Legion means a large group or in another parlance it may mean "many". In the Christian Bible, it is used to refer to the group of demons, particularly those in two of three versions of the exorcism of the Gerasene demoniac, an account in the New Testament of an incident in which Jesus performs an exorcism.
Development of the story
The earliest version of this story exists in the Gospel of Mark, described as taking place in "the country of the Gerasenes". Jesus encounters a possessed man and calls on the demon to emerge, demanding to know its name – an important element of traditional exorcism practice. He finds the man is possessed by a multitude of demons who give the collective name of "Legion". Fearing that Jesus will drive them out of the world and into the abyss, they beg him instead to cast them into a herd of pigs on a nearby hill, which he does. The pigs then rush into the sea and are drowned (Mark 5:1–5:13).
This story is also in the other two Synoptic Gospels. The Gospel of Luke shortens the story but retains most of the details including the name (Luke 8:26–8:33). The Gospel of Matthew shortens it more dramatically, changes the possessed man to two men (a particular stylistic device of this writer) and changes the location to "the country of the Gadarenes". This is probably because the author was aware that Gerasa is actually around 50 km away from the Sea of Galilee (although Gadara is still 10 km distant). In this version, the demons are unnamed (Matthew 8:28–8:32).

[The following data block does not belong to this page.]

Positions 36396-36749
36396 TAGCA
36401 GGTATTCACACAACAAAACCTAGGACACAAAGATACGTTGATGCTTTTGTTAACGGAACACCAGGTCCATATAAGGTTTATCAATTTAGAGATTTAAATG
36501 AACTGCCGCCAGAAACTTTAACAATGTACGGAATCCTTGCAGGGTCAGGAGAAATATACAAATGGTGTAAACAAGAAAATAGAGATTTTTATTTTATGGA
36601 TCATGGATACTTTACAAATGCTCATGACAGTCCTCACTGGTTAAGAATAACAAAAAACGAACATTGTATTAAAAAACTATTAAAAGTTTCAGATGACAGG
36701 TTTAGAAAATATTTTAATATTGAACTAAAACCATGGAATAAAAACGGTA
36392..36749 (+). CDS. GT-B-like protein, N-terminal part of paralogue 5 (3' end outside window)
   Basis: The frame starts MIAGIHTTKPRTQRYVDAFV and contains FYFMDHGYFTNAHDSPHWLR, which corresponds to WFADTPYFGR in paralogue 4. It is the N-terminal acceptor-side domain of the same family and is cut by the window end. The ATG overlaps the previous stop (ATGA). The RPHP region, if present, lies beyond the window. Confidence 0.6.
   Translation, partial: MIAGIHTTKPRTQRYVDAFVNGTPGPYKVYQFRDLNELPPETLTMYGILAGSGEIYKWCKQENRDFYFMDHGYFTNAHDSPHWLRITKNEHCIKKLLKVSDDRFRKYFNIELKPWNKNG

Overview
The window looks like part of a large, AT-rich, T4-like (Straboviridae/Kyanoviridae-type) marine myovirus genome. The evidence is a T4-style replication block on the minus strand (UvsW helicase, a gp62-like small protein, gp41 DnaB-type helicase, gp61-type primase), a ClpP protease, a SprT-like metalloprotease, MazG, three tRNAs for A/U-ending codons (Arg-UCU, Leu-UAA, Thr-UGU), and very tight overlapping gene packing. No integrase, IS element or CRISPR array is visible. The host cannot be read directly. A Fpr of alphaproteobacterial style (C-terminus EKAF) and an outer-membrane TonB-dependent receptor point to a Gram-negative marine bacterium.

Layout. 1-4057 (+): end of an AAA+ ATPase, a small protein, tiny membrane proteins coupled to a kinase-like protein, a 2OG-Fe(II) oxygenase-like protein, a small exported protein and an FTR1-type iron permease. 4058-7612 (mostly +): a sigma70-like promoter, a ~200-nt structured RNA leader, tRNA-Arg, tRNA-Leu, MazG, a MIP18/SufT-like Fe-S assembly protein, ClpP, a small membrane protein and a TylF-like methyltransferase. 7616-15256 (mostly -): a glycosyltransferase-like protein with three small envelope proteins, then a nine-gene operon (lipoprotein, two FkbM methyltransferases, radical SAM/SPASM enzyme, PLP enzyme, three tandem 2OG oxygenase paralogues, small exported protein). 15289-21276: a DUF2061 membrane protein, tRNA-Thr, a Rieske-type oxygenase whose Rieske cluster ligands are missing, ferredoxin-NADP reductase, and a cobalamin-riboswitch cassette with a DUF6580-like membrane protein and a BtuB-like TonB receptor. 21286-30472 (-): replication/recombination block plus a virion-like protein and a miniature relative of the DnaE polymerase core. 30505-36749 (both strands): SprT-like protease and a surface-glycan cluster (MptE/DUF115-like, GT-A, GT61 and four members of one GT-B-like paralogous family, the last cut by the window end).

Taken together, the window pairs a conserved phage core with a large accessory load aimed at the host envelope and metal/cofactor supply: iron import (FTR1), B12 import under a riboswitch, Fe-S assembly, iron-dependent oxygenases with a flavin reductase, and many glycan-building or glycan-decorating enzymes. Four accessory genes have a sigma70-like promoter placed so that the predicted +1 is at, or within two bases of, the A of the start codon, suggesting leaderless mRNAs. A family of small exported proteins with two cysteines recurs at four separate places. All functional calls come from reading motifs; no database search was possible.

According to Michael Willett Newheart, professor of New Testament Language and Literature at the Howard University School of Divinity (2004), the author of the Gospel of Mark could well have expected readers to associate the name Legion with the Roman military formation, active in the area at the time (around 70 AD). The intention may be to show that Jesus is stronger than the occupying force of the Romans. The Biblical scholar Seyoon Kim, however, points out that the Latin legio was commonly used as a loanword in Hebrew and Aramaic to indicate an unspecified but large quantity. In the New Testament text, it is used as a proper name, which is "saturated with meaning". In this sense, it can mean both the size and power of the occupying Roman army as well as a multitude uncounted/ uncountable of demonic spirits. It is the latter sense that has become the common understanding of the term as an adjective in modern English (whereas when used as a noun it indicates the Roman military number, between 3,000 and 6,000 infantry with cavalry; cf. "we are legion" and "we are a legion").
- Blount, Brian K.; Charles, Gary W. (2002). Preaching Mark in two voices (1st ed.). Louisville, Ky.: Westminster John Knox Press. pp. 77–78. ISBN 9780664223939.
- Boring, M. Eugene (2006). Mark: A Commentary. Presbyterian Publishing Corp. ISBN 978-0-664-22107-2.
- Keener, Craig S. (1999). A Commentary on the Gospel of Matthew. Wm. B. Eerdmans Publishing. ISBN 978-0-8028-3821-6.
- Kim, Seyoon (7 October 2008). Christ and Caesar: The Gospel and the Roman Empire in the Writings of Paul and Luke. Wm. B. Eerdmans Publishing. ISBN 978-0-8028-6008-8.
- Newheart, Michael Willett (2004). My name is Legion: the story and soul of the Gerasene demoniac. Collegeville, MN: Liturgical Press. ISBN 0-8146-5885-7. OCLC 55066538.
- Senior, Donald (1996). What are They Saying about Matthew?. Paulist Press. ISBN 978-0-8091-3624-7.
- EarlyChristianWritings.com Gospel of Mark, see discussion at bottom of page